L.O.V.E.ing Delhi. Day 2.
I knew I was going to experience contrasts, but nothing could have prepared me for the extent of it. One moment I was sipping a sophisticated turmeric-based virgin cocktail in the most beautiful retro-chic cafe/bar/library, the next I was standing in the mud, sharing the street with a motorbike, a tractor, a cow (the cow licking the leftovers of some seemingly delicious food in a corner store), street children and stray dogs (have a look at our Instagram page to see more pictures and videos of this trip). And this is peanuts as compared to the differences between the lives of the women I shared my time with.
During the day I have been chatting with a 60-year old woman about how in her world women are born unwanted (if they are born at all: females abortion is still a reality in India, although it's decreasing), spend their childhood as temporary, second-class family members (hence not worth of any investment), receive "postnatal support" (could you call it that??) by in-laws that more often than not don't value them. Whether in the native or the husband's family, women are always the last ones to receive food (well after the 40-minutes within preparation that Ayurvedic customs prescribes for nutritiousness) and the first one to receive the blame for what goes wrong.
The husband is there only to take the credit (so it totally looks like I need to discard my first-day impression of involved fathers). The mother-in-law is there to make decisions, to lead the household. So as a woman, you become someone the day your son gets a job and that happens when the boy is around 24 years old. If you are lucky, you have a few years before the boy gets married and you end up having to carry the burden of a whole new family. That's your time to enjoy your son's job, receiving Shari and jewellery as compensation for all your hard work.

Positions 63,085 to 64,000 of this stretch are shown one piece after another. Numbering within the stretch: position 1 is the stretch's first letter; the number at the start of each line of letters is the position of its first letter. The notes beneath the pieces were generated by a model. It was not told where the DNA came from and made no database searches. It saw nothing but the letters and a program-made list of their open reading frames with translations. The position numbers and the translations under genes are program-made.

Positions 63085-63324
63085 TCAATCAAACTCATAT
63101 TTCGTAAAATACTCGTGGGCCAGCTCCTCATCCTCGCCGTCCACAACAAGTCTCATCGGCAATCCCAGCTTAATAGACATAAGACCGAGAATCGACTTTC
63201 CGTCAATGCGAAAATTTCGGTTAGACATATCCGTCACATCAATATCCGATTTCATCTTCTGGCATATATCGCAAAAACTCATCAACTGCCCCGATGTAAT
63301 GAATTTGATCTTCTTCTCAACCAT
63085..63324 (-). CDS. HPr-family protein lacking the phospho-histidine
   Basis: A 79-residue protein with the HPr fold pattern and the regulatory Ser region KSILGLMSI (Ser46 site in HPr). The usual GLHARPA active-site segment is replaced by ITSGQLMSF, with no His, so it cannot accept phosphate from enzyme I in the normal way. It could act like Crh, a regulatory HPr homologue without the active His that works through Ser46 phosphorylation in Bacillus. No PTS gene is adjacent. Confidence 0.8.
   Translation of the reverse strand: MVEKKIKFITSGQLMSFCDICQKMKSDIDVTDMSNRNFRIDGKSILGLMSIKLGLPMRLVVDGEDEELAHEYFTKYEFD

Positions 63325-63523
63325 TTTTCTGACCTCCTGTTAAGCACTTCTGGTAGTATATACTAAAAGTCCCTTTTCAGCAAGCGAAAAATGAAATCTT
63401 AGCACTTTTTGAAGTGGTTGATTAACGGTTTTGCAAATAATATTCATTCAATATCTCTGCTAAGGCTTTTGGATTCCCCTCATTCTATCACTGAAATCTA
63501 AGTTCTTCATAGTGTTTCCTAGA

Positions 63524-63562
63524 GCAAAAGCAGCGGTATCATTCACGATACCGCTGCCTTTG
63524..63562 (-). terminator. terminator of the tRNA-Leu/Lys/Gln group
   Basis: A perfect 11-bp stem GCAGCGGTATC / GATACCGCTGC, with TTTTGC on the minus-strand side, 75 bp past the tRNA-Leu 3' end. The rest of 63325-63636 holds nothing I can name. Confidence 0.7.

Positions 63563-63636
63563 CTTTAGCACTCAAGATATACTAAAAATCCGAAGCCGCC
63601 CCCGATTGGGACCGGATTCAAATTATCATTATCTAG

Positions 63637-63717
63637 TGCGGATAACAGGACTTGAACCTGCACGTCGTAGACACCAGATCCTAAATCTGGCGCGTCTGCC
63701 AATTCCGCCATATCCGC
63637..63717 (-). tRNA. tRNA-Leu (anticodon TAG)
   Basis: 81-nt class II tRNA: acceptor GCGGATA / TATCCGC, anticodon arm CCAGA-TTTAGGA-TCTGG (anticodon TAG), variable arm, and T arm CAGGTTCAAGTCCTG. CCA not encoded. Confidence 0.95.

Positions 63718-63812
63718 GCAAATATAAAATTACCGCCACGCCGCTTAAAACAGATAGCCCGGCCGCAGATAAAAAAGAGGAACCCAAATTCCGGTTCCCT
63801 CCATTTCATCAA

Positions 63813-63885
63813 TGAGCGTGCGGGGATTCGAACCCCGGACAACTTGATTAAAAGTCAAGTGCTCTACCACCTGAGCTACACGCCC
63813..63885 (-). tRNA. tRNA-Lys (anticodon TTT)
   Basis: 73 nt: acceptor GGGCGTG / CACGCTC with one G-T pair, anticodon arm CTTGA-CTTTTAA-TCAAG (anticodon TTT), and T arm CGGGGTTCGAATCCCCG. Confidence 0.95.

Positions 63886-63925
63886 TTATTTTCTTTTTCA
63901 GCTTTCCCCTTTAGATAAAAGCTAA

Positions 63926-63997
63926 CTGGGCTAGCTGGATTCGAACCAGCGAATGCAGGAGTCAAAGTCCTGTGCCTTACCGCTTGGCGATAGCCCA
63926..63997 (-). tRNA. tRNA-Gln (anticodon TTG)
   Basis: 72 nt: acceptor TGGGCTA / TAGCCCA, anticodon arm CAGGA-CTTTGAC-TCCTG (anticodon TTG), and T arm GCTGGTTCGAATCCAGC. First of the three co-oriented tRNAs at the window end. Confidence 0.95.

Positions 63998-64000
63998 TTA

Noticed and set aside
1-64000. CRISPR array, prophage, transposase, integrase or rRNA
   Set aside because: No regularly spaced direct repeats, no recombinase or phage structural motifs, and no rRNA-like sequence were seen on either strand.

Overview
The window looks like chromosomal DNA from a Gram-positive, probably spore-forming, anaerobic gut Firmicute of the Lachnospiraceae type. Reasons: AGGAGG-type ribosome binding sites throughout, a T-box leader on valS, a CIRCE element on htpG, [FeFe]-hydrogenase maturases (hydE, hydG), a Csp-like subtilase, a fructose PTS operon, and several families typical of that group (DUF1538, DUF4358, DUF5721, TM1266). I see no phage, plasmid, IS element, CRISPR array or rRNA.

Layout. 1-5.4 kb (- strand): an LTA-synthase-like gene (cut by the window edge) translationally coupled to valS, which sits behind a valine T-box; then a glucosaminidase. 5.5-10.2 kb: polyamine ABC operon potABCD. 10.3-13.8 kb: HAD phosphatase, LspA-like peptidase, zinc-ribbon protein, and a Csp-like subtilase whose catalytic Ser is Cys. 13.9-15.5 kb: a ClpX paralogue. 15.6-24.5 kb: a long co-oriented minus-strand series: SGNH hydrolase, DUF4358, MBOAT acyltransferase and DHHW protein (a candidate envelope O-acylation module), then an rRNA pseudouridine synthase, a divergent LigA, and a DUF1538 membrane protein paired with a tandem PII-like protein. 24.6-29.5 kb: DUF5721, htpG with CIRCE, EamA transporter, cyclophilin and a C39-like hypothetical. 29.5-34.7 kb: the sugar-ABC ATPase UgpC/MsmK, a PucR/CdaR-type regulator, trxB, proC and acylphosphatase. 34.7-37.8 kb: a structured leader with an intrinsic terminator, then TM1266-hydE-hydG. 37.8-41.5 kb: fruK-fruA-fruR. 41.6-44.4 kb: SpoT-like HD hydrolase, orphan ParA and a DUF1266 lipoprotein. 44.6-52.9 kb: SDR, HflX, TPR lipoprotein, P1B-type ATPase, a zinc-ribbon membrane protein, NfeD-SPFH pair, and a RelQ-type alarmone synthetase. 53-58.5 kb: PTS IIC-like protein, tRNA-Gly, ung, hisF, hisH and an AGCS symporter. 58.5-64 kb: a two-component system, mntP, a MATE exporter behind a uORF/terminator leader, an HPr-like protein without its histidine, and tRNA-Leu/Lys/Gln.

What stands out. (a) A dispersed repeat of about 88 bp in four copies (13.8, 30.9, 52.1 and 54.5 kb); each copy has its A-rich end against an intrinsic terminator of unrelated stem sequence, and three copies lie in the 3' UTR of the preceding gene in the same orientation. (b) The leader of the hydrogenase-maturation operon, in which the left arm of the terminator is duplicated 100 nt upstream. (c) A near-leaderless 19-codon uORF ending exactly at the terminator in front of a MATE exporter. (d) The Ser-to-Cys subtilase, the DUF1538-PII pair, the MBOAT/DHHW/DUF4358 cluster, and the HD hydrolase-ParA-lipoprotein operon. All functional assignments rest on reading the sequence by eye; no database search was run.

Our questions about people's happiness, wellbeing and relationships were met with answers centred around nutrition, tradition and physically-enforced discipline. During our long chat, our host's daughter-in-law silently and smilingly looked after us, serving water, tea and delicious snacks - home-made with flax-seed ("rich in Omega-3"), rice flower and onion seeds ("cause they are good for lactation!").
Fast forward 2 hours and I am sitting in a chic restaurant with four Indian and three English women with sparkling careers in world-leading neuroscience research and mental health intervention.
I hear from Gauri Divan about how Sangath was born in Goa in 1996 to provide mental health care to children, but its members soon realised that there was more to mental health than caring for the child suffering from an illness. It was about supporting the whole family and the whole community, it was about raising awareness about mental health (not illness) and about making diagnosis and treatment available in a timely and inexpensive way. This is how they pioneered a model derived from HIV-intervention in the field of mental health: by empowering non-specialists community members to detect developmental atypicalities and to administer intervention, a larger portion of the population could be reached in an effective and inexpensive way (have a look at Vikram Patel (founder of Sangath and Professor of Global Health at Harvard University)'s intervention at the recent Global Mental Health Summit in London from 1h38min.).
Then I hear from Paciencia Cardozo about how challenging intervention in schools can be when the system is so fragmented and often abused. I find out that a whopping 110% of children (yes, more than all of them!) are enrolled in a primary school in India. This begins to make sense when you realise that schools receive funding according to how many pupils they have...
The evening goes on pleasantly, and I am blown over by the amazing work of all these women. There is no doubt that, unlike the ladies I met in the morning, they do get credit for their work, they do enjoy a night out while the rest of the family takes care of their children, they do travel around the world much more than I'll ever dream of doing.
This all I learn while enjoying a delicious selection of fish curries and sipping my fresh pomegranate tonic.
So, there really is not one Delhi. And even less is there one India. How amazingly privileged am I to experience at least a few of the facets of this incredible country! But most importantly, how will BabyBrains interact with all of this? Well, with L.O.V.E. of course!